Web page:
Letter from London by Nicholas Davenport
In my series on Brexit for readers of the blog, Theresa May’s speech is an important milestone.
Many London bien pensants had reached the conclusion that the government’s Brexit policy was doctrinaire, ill thought out and chaotic. The inevitable solution was a disorderly Brexit and an uncontrolled crashing out of the Single Market and the Customs Union. The British economy would burn up in a bonfire of self-harm, to the Schadenfreude of the whole world.
May’s speech changed all that, quite dramatically. She has now taken control of the process and pre-empted the result – in fact identical to the above scenario – by announcing that it is her intention for the UK to come out of the Single Market and the Customs Union.
The only thing that changes is that it is her government that decides that this will be the outcome, and not the rejection of its attempts to negotiate by the other 27 members.
And yet…proving Harold Wilson’s maxim that a week is a long time in politics, things have changed. Whilst Barack Obama declared that if the UK left the EU, it could “go to the back of the queue” for a trade deal with the US, Donald Trump has said that on the contrary, such a deal with the UK will receive the utmost priority and could be signed within weeks. Similar deals are supposedly well on track with India, Australia and New Zealand. Could it be that the UK can succeed in striking out on its own, despite all the opprobrium heaped upon it from Paris, Berlin and Brussels?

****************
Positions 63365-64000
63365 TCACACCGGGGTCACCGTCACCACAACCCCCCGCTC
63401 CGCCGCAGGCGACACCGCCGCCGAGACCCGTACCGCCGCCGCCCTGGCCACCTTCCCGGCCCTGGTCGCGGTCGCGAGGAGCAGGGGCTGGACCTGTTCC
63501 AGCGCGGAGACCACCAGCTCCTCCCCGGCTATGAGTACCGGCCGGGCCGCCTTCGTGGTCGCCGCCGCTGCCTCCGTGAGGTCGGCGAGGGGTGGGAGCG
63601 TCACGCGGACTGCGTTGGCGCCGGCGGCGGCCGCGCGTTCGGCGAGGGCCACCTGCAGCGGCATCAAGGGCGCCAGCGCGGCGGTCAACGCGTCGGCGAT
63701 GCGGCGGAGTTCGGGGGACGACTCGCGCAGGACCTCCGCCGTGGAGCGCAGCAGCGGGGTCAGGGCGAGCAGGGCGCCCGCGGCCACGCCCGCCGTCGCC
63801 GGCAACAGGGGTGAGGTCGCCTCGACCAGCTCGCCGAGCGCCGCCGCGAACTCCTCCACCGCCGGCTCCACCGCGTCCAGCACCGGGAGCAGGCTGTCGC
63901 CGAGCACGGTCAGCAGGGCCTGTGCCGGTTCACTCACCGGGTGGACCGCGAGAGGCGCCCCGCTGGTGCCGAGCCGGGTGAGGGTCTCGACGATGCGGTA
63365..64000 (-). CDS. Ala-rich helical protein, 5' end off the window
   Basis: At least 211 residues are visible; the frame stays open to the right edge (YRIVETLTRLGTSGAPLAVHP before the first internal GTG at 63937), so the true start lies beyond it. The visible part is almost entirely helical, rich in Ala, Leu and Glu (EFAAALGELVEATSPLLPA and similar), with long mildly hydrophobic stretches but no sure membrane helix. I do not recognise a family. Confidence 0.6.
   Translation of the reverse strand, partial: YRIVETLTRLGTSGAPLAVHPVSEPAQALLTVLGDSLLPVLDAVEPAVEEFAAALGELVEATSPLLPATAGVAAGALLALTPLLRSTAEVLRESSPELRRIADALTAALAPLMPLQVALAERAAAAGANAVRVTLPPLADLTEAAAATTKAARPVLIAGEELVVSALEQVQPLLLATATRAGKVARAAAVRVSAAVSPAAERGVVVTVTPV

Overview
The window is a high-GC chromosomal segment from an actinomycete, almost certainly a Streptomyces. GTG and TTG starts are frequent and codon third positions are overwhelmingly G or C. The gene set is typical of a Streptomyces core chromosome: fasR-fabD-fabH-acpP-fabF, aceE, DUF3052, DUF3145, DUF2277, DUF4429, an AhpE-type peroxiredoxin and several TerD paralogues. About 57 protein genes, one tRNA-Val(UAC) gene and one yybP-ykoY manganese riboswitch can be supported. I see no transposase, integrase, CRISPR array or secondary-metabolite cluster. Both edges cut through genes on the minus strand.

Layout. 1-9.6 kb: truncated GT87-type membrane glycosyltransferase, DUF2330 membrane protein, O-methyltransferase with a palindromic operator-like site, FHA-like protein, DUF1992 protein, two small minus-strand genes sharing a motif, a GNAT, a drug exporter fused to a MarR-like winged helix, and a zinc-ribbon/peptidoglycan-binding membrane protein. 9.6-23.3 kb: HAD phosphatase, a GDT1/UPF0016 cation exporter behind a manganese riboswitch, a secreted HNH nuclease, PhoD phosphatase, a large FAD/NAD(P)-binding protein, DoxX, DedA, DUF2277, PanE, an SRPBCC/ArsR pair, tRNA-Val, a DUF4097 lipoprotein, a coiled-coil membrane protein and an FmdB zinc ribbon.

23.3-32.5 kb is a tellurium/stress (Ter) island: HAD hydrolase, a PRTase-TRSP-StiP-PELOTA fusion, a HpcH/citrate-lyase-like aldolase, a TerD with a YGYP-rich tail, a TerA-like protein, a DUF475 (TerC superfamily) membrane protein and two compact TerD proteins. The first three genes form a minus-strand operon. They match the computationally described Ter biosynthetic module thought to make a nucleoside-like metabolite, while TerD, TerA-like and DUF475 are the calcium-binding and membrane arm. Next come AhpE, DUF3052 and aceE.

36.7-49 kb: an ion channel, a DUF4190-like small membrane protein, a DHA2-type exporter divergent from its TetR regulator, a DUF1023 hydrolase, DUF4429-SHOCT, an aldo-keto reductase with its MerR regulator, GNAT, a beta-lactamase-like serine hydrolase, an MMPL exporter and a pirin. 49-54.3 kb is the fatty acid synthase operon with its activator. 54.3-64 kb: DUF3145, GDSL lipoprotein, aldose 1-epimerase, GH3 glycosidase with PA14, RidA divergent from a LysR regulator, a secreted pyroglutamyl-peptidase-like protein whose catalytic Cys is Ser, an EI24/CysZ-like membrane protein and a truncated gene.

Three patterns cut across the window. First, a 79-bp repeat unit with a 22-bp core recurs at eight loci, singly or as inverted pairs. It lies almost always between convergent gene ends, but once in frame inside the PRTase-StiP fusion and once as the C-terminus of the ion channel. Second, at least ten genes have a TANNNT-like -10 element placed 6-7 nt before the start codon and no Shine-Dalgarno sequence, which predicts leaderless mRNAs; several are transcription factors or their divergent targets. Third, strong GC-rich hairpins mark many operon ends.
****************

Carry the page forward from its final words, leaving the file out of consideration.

Other factors referred to in the speech could play in the UK’s favour in getting some kind of a deal: it is a vital contributor to Europe’s security in terms of counter-terrorism. Its military strength is a deterrent to the adventurism of the Russian president. The tone of the dialogue in the eastern EU has changed in recent weeks, as the border-states realise how dependent they are on the UK’s military in confronting the tangible build-up of Russian forces.
The sotto voce implication in the speech, that if Brussels puts sticks in the wheels of a trade deal, the UK will be forced into becoming a Singapore-style low-tax, free-enterprise competitor to the EU also sends shivers down spines in Brussels.
So maybe it isn’t so difficult to imagine an outcome successful for both the UK and the EU after all. If such an outcome does occur, Theresa May’s speech will be seen in retrospect as a highly significant moment: when the tone changed from Cameron’s begging-bowl approach to Angela Merkel, to a more confident and assertive style, much more likely to achieve a positive result.